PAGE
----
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Latent KSHV Infection of Endothelial Cells Induces Integrin Beta3 to Activate Angiogenic Phenotypes

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PLoS Pathogens

Public Library of Science

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      Kaposi's Sarcoma (KS), the most common tumor of AIDS patients, is a highly vascularized tumor supporting large amounts of angiogenesis. The main cell type of KS tumors is the spindle cell, a cell of endothelial origin, the primary cell type involved in angiogenesis. Kaposi's Sarcoma-associated herpesvirus (KSHV) is the etiologic agent of KS and is likely involved in both tumor formation and the induction of angiogenesis. Integrins, and specifically integrin αVβ3, have known roles in both tumor induction and angiogenesis. αVβ3 is also important for KSHV infection as it has been shown to be involved in KSHV entry into cells. We found that during latent infection of endothelial cells KSHV induces the expression of integrin β3 leading to increased surface levels of αVβ3. Signaling molecules downstream of integrins, including FAK and Src, are activated during viral latency. Integrin activation by KSHV is necessary for the KSHV-associated upregulation of a number of angiogenic phenotypes during latent infection including adhesion and motility. Additionally, KSHV-infected cells become more reliant on αVβ3 for capillary like formation in three dimensional culture. KSHV induction of integrin β3, leading to induction of angiogenic and cancer cell phenotypes during latency, is likely to be important for KS tumor formation and potentially provides a novel target for treating KS tumors.

      Author Summary

      Kaposi's Sarcoma (KS) is the most common tumor of AIDS patients world-wide and is characterized by very high vascularization. The main KS tumor cell type is the spindle cell, a cell of endothelial origin. Kaposi's Sarcoma-associated herpesvirus (KSHV), the etiologic agent of KS, is found predominantly in the latent state in spindle cells. In this study we examined how KSHV alters endothelial cells to induce phenotypes common to angiogenesis and tumor formation. Integrins are cell surface adhesion and signaling proteins that can be involved in tumor growth and tumor angiogenesis. We found that KSHV infection of endothelial cells leads to increased expression of integrin β3, a molecule that, when paired with its cognate α subunit, αV, has been shown to be critical for tumor-associated angiogenesis. KSHV infection promotes angiogenic phenotypes in endothelial cells including adhesion, motility and capillary morphogenesis, and these phenotypes require expression and signaling through integrin β3. Therefore, KSHV induction of integrin beta3 and downstream signaling is required for the induction of phenotypes thought to be critical for KS tumor formation. αVβ3 inhibitors are in clinical trials for inhibition of tumors and we propose that these inhibitors may be clinically relevant for treatment of KS tumors.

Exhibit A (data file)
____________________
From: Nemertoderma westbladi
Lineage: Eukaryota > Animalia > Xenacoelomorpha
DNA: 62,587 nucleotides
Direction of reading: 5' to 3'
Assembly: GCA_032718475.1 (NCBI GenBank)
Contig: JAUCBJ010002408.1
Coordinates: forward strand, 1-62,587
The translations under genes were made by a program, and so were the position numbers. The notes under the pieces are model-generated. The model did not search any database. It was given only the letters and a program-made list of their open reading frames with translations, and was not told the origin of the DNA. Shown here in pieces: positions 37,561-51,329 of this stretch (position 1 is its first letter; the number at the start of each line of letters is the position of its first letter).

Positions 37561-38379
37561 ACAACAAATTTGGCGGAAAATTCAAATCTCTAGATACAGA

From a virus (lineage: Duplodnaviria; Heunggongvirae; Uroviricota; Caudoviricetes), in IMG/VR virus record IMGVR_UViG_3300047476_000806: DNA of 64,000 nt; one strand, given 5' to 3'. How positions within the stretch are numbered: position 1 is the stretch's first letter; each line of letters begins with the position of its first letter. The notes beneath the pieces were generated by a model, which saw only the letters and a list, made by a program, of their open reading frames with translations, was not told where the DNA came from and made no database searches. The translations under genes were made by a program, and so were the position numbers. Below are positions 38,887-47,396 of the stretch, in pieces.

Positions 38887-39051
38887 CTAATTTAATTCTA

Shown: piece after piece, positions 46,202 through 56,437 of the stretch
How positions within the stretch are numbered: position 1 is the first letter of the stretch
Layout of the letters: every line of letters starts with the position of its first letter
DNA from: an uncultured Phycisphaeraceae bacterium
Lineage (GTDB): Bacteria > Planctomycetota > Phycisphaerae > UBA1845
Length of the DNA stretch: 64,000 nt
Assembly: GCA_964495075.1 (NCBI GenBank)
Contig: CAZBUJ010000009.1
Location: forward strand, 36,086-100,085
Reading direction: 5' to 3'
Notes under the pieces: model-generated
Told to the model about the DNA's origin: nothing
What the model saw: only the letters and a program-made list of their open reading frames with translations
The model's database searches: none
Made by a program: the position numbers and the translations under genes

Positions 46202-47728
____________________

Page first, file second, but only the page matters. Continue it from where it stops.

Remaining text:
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      Most cited references 73

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      Integrins in cancer: biological implications and therapeutic opportunities.

      The integrin family of cell adhesion receptors regulates a diverse array of cellular functions crucial to the initiation, progression and metastasis of solid tumours. The importance of integrins in several cell types that affect tumour progression has made them an appealing target for cancer therapy. Integrin antagonists, including the alphavbeta3 and alphavbeta5 inhibitor cilengitide, have shown encouraging activity in Phase II clinical trials and cilengitide is currently being tested in a Phase III trial in patients with glioblastoma. These exciting clinical developments emphasize the need to identify how integrin antagonists influence the tumour and its microenvironment.